Welcome to the Shark Tank
Cal State East Bay College of Business and Economics hosts 'Pitch Day'
Business students recently dove into their own “Shark Tank” experience through Start-it-Up, a month-long series of workshops created by the Smith Center for Private Enterprise Studies and the Up Club student organization. The program gave undergraduate and graduate students a chance to turn classroom concepts into actual businesses with the potential for real investment and growth.
“As business students, learning in a classroom and coming up with ‘billion-dollar ideas’ is one thing,” said Sophia Romanova, creator of Jest, a card game geared towards millennials. “Applying what you learn and actually attempting to start a business is true entrepreneurship.”
Coming up with a business plan usually takes months or years, but students were able to complete the process in only a few weeks with supervision and support from faculty.
Interactive workshops gave teams a chance to look at their idea from every possible angle, fill in the gaps and receive expert advice from faculty and mentors.
Undergraduate student Jiwanjot Soni and his group came up with Hook-it-Up, an app to connect students to offer services.
“From our experiences of going to college, many students need everyday tasks delegated to make more time for things they enjoy,” said Soni. “Our Start-It-Up experience has been amazing. It’s honestly given us an opportunity to express our ideas and make it a reality.”
For other students, Start-It-Up was an opportunity to build on a business model they had already created in class.
MBA student Ubong Usen created Iniso, a soccer tournament held in his hometown in Nigeria that has expanded into an arts and education program for youth with the hopes of being recognized as a nonprofit here in the US.
“The most challenging part was finding the partners and guidance on scaling Iniso to take it from where we currently are to becoming a state-recognized organization,” said group member and MBA student Jimmy Shi.
The vision for Start-it-Up came from the directors of the Smith Center for Private Enterprise Studies Christian Roessler, an economics professor and Izzet Darendeli, a management professor.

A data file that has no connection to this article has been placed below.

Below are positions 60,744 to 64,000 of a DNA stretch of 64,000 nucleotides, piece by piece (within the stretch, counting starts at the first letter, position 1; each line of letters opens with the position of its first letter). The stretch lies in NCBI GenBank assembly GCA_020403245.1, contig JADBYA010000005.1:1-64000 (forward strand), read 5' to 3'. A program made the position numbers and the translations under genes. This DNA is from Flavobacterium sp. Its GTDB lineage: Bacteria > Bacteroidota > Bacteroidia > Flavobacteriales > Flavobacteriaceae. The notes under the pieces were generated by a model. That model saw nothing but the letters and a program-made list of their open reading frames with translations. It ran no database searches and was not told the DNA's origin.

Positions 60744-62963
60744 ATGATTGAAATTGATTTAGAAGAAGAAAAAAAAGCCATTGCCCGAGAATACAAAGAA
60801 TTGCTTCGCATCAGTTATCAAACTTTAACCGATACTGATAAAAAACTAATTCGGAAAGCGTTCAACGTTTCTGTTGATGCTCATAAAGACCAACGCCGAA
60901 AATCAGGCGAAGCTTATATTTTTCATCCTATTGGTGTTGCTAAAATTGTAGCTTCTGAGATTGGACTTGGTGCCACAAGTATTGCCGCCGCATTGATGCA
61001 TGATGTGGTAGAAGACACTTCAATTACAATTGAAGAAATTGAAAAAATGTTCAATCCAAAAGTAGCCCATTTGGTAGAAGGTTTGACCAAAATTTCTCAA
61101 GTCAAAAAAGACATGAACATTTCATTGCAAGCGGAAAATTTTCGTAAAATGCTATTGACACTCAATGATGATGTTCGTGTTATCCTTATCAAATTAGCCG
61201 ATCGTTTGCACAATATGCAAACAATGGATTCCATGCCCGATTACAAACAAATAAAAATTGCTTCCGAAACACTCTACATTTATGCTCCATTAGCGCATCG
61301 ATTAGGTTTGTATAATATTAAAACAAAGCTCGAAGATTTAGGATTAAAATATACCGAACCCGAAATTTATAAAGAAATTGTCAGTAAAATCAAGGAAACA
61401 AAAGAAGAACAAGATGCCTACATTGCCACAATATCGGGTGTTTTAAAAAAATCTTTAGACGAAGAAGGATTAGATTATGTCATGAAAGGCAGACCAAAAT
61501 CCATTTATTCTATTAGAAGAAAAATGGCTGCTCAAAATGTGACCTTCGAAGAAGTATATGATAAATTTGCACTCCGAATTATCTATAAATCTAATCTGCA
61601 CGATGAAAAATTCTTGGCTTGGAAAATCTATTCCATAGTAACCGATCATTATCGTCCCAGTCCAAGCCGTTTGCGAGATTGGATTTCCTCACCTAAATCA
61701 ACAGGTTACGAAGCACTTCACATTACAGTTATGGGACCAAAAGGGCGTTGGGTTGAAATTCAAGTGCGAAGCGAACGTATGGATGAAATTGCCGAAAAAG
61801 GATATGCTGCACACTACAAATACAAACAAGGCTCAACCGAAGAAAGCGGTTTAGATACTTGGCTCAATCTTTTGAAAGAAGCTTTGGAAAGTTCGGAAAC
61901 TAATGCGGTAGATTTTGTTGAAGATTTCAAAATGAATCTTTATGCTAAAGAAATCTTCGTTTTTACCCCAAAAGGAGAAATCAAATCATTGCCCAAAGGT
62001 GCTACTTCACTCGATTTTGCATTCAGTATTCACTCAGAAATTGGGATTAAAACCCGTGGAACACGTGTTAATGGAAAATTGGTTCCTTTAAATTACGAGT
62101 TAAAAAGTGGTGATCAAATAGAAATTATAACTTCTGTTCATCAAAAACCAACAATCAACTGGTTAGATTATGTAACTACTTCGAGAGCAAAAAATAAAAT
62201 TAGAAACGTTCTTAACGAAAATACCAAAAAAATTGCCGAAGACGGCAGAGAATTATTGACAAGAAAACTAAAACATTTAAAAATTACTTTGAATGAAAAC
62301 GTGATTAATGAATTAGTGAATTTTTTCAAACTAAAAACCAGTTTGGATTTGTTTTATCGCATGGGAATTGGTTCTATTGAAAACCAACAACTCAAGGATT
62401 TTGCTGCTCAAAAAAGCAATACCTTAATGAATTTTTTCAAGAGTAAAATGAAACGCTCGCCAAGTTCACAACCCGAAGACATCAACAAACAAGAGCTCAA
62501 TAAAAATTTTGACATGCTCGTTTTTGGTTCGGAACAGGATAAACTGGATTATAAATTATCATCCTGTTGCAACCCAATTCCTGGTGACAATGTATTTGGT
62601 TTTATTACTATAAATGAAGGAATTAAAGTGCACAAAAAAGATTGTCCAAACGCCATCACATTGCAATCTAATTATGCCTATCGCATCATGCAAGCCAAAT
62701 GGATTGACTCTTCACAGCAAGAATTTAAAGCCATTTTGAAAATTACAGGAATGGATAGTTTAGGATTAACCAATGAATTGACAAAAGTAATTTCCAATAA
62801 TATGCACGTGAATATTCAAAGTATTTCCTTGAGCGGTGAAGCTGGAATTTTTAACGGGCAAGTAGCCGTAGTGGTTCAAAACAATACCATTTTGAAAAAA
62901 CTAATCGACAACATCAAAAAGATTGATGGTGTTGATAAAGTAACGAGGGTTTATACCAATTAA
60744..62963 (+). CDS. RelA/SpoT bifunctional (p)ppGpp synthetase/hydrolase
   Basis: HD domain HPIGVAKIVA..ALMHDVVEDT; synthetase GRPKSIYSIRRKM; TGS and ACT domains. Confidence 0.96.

“When I became interim director of the Smith Center, my view was that this mission should be primarily achieved not by theoretical advocacy, but by letting students immerse themselves in the market economy and see how they can create value for society through markets,” Roessler said.
In the past, similar entrepreneurial projects were successful because of the collaboration among faculty, staff and community business leaders. For Roessler and the Smith Center, Start-It-Up was no exception.
“I brought in Izzet as the first Smith Center Associate Director from outside the Economics Department, in order to add his passion, connections, and practical expertise in entrepreneurship to the Smith Center’s capabilities,” he said.
“We started back in 2018, thanks to generous support by the Smith family. We have been doing smaller-scale events closely connected to our MBA programs,” Darendeli said. “We are trying to create an ecosystem in CBE, and it takes a village. It takes time, but I’m really excited that we are kick-starting it.”
Similar to “Shark Tank,” each group presented and answered questions in front of a panel of judges consisting of alumni and community leaders who are CEOs, venture capitalists, and entrepreneurs. Instead of a “handshake deal” and direct investment from the judges themselves, the teams that placed won prizes donated by CBE.
Honorable mention went to Iniso. The third-place prize of $2,000 went to PentaRx, an open electronic healthcare database, and Jest came in second place, winning a prize of $3,000.
But the team that stood out from the rest was Bonty.
Bonty is “an electric facial cleansing brush designed to reach target areas that traditional brushes cannot,” said founder Elizabeth Reyes. “It is sustainable, effective, and gentle for all skin types.”
Reyes said she personally saw a need for better skincare brushes.
“I was inspired by the need to cleanse my face with a brush that could be as gentle as my hand but more precise than a traditional facial brush,” she said. “Many struggle with finding the perfect cleansing brush due to high prices and lack of effectiveness, it should not be as difficult.”
Reyes said that while winning $5,000 and other web and marketing prizes is a huge achievement, her biggest reward is the connections she’s made through the workshops.
“My experience with Start-it-Up has been life-changing," she said. "I’ve gotten the chance to view some individuals as mentors and truly witness their strong suits … I got to make great connections and work with admiring individuals, such as my teammate, Gabriella Johnson."
CBE Dean George Low said the inaugural event was a 'huge success' that aligned perfectly with the missions of the college and Smith Center.
“We look forward to future Pitch Days and the impact that this program will have on building an entrepreneurship ecosystem for Cal State East Bay students,” he said.
For the winning teams, Roessler said this is only the beginning.
“The Smith Center’s task is now to help the teams take advantage of these resources, to maximize their long-run business success, their personal learning, and their positive impact on other students. We hope that Start-It-Up will be an integral part of the student experience at Cal State East Bay, providing a wide spectrum of students with opportunities to contribute to solving practical problems — perhaps as founders, perhaps as specialists — in partnership with alumni and other supporters of the university.”